* Ramez to take up reins as country's currency tumbles
* Appointment must be approved by upper house of parliament
* Praised for his handling of post-uprising financial tumult
CAIRO, Jan 10 Egypt's newly named central bank
chief sought to reassure investors on Thursday there was no need
to be worried about the situation on the Egyptian currency
market, saying the bank had "all the tools" to intervene if it
Hisham Ramez will be taking the reins in the midst of
Egypt's most acute financial crisis since the uprising that
pushed Hosni Mubarak out of the presidency in early 2011.
An surge of political unrest in November sent Egyptians
rushing to buy dollars for the Egyptian pound out of fear
that the pound would tumble or the government would put capital
controls in place.
Reserves have fallen by $21 billion in the two years since
Egypt's popular uprising to $15 billion, equal to less than
three months of imports.
The central bank, saying the country's foreign reserves had
reached a "minimum and critical limit", announced a new currency
system on Dec. 29 to stabilise the pound. Since then the pound
has fallen to record lows.
"The matter is not out of control. On the contrary, at any
time we can control it," Ramez told reporters shortly after
President Mohamed Mursi named him as the new governor.
"The central bank has all the tools to enable it to
intervene at anytime it feels there is speculation or anything
against the market."
Ramez, who worked as deputy central banker during the
financial turbulence of Egypt's uprising in early 2011, is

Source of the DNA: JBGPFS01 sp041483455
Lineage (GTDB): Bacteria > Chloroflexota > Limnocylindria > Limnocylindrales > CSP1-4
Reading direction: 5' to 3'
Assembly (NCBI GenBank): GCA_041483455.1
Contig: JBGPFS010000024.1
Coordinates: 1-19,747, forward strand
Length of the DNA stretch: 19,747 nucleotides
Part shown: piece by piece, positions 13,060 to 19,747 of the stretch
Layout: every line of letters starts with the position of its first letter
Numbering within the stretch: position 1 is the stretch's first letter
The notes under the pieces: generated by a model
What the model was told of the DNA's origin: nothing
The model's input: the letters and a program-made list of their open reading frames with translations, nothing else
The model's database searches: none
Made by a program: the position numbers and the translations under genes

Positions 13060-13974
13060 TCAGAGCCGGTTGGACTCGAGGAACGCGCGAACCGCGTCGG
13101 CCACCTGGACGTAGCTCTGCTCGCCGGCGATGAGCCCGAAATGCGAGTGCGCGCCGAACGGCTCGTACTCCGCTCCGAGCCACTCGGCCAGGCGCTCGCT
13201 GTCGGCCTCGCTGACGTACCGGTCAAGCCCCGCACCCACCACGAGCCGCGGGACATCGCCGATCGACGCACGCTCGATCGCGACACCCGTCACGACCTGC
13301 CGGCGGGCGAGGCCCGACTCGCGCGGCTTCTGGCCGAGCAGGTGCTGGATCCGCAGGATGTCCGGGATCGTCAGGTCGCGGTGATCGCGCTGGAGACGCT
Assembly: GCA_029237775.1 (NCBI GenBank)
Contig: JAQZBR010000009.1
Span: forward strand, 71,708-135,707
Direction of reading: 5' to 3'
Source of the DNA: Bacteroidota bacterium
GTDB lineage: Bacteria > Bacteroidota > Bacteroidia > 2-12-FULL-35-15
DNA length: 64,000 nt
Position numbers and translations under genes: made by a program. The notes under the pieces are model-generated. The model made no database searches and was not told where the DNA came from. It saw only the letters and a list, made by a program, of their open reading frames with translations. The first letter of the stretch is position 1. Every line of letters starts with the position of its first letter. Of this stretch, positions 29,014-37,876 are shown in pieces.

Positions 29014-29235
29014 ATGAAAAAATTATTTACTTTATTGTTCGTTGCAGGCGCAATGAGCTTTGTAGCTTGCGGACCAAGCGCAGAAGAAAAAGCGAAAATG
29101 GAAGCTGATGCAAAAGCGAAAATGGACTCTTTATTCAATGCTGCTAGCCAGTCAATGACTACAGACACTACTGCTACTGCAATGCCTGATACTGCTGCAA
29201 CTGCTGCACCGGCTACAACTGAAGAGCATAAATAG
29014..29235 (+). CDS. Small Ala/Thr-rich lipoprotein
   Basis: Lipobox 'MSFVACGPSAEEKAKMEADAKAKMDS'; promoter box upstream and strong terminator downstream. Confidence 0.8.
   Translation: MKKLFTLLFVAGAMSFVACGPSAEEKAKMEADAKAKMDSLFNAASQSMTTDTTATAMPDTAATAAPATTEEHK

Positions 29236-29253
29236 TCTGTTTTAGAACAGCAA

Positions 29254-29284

expected to assume his duties on Feb. 3 after Mursi accepted the
resignation of his predecessor, Farouk el-Okdah, the presidency
said in a statement.
A veteran banker, Ramez won praise from economists for his
deft handling of the financial turmoil in the weeks after the
uprising, when billions of dollars of fled the country and the
currency came under enormous pressure.
Far more than Okdah, who rarely appears before the media,
Ramez took on a public role during the troubles, often acting as
the central bank's mouthpiece.
Ramez's appointment has to be approved by the upper house of
parliament, which holds legislative powers until Egypt votes for
a permanent new lower house in an election expected in the next
The upper house is dominated by Mursi's Islamist supporters.
Egypt's currency continued its slide on Thursday, with the
central bank allowing it to weaken by about half a percentage
point per day. It has lost 5.5 percent in the last two weeks.
"We are looking at prices constantly," Ramez told reporters.
"The situation is not out of control. There is no cause for
concern. What concerns the central bank is that the market is
normal and balanced. As the price rises it also falls. Supply
and demand ... are what are necessary."
Ramez has been a banker for three decades, joining Bank of
America in Bahrain in 1982 in its foreign exchange and money
market division before moving in 1988 to Arab Banking
Corporation as vice president.
In 1996 he returned to Egypt to run two medium-sized banks,
Egyptian Gulf Bank and then, from 2006, Suez Canal
Bank. In 2007 he moved to the central bank, where he worked as a
board member and deputy governor until 2011.
Since December 2011 he has been vice chairman of Egypt's
biggest publicly traded bank, Commercial International Bank